The art of breathing is fundamental to the philosophy behind tai chi. Here I have my very first tai chi lesson with Master Huang who has been practising since childhood. This is followed by a cooking class making my favourite local specialty "Beer Fish" and then a visit to a vegetarian restaurant that impresses us beyond expectations!
We are almost three quarters of the way through our trip in regional China with Wendy Wu Tours. On this morning I rise at 6.30am and sip a cup of tea and ready myself for my first tai chi lesson. Master Huang is a 12th generation tai chi master who started his craft at age 7. He is dressed in the customary pyjamas with a long ponytail and beard. His speaks English well and he wears trainers on his feet detailed with a tin yang symbol. He speaks softly and explains that in this lesson we will be learning some basic tai chi moves.
Nowadays Master Huang concentrates of teaching Westerners the art of tai chi. The key to tai chi is breathing and the dantian aka the energy centre or the abdomen controls much of the body. Breathing is done through the nose and not the mouth - he explains that over the years we have forgotten the art of breathing through our nose and this affects our chi and creates blockages in our chest. The aim of breathing through the nose is to prevent these blockages as we want the energy to flow through our body.
He shows us some moves and reminds us gently to keep relaxing. He tells us that contrary to Western belief, many Chinese believe that being relaxed creates more energy although relaxed doesn't mean loose. So what is the ideal time to practice tai chi? Master Huang tells us that it best to do when the sun and moon change over. That is when dawn first breaks or when the sun sets. Otherwise, "It's not too good air, it's not fresh air," he explains.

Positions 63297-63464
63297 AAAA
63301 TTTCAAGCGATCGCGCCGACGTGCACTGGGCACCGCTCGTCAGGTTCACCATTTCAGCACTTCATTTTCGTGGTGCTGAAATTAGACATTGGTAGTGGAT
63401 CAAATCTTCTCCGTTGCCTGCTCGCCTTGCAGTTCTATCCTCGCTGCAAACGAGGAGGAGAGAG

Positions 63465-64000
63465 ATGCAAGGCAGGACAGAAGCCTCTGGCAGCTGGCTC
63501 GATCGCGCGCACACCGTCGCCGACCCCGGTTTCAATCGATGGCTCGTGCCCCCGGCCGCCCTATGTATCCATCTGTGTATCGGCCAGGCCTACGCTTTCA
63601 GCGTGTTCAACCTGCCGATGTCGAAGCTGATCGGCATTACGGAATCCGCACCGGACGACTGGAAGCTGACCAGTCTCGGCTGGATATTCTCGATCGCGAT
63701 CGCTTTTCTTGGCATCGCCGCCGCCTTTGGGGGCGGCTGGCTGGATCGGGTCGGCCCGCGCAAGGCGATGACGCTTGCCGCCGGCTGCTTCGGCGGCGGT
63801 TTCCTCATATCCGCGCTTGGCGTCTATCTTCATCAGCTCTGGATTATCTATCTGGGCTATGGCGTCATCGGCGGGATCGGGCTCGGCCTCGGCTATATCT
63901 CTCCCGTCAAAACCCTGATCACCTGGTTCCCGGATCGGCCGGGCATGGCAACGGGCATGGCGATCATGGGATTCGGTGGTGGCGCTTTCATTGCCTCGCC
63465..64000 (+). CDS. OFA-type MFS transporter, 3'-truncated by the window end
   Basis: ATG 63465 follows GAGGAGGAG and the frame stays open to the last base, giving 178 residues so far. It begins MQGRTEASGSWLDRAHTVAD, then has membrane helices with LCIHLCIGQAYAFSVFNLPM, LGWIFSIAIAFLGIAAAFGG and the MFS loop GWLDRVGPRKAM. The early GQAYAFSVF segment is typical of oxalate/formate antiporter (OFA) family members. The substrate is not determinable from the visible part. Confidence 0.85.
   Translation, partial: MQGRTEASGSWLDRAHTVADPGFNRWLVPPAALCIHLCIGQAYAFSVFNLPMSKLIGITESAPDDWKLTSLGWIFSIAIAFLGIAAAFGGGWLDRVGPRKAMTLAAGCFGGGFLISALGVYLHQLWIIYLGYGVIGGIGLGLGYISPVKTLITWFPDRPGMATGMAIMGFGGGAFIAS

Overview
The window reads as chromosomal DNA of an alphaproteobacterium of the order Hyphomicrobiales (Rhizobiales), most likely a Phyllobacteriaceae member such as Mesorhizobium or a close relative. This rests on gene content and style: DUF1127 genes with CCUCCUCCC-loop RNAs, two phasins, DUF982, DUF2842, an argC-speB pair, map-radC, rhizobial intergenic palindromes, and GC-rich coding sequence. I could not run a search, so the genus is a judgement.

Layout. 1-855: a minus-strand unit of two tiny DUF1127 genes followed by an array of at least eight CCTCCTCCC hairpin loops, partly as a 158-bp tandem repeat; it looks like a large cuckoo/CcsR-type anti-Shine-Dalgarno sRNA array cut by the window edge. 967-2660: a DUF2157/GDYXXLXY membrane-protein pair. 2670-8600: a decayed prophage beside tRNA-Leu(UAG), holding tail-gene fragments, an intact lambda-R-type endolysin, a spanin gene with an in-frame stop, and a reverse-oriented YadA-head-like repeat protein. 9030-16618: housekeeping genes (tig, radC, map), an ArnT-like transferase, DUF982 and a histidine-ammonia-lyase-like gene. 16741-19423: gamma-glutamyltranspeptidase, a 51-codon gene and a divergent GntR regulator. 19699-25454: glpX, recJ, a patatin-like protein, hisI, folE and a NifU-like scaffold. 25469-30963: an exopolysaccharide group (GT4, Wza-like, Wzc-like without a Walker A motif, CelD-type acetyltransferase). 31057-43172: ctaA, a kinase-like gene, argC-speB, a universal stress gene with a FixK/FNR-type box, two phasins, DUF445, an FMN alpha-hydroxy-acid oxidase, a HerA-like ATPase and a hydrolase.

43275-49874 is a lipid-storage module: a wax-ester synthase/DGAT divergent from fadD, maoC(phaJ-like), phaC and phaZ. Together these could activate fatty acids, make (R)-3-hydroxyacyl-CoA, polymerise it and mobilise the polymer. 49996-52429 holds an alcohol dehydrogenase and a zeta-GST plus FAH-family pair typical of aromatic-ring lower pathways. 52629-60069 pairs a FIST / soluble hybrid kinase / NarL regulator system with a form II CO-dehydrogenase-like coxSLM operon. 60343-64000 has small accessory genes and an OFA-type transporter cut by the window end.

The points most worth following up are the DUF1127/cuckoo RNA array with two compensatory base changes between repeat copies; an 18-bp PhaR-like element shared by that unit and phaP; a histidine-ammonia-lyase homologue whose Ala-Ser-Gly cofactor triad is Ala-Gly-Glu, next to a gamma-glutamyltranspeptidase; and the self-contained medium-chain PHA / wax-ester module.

After tai chi we adjourn to breakfast at the hotel. I'm getting used to Guilin's customs such as rice noodles for breakfast. I add pickles, peanut and chives to the pork mince topped soup noodles and slurp away. I get changed for the next adventure, a cooking class at Cloud 9 cooking school housed in a local farmer's courtyard.
We start the class with a visit to the local markets. The Feng Ming markets are a small market for locals and not tourists. Some of the produce includes winter melon, cucumbers, sticky rice, wood ear fungus, young ginger and sweet potato leaves. There are oranges, sold while green before they turn orange in colour - said to be ripe and sweet enough already.
The live area is not for the faint-hearted. Slaughtered chickens are plunged into boiling water with straw topped pots to hasten the removal of feathers. Live frogs pulsate in red plastic netted bags while ducks and chickens pad from foot to foot in a small cage. Large vats of wine with up to 50% alcohol are sold.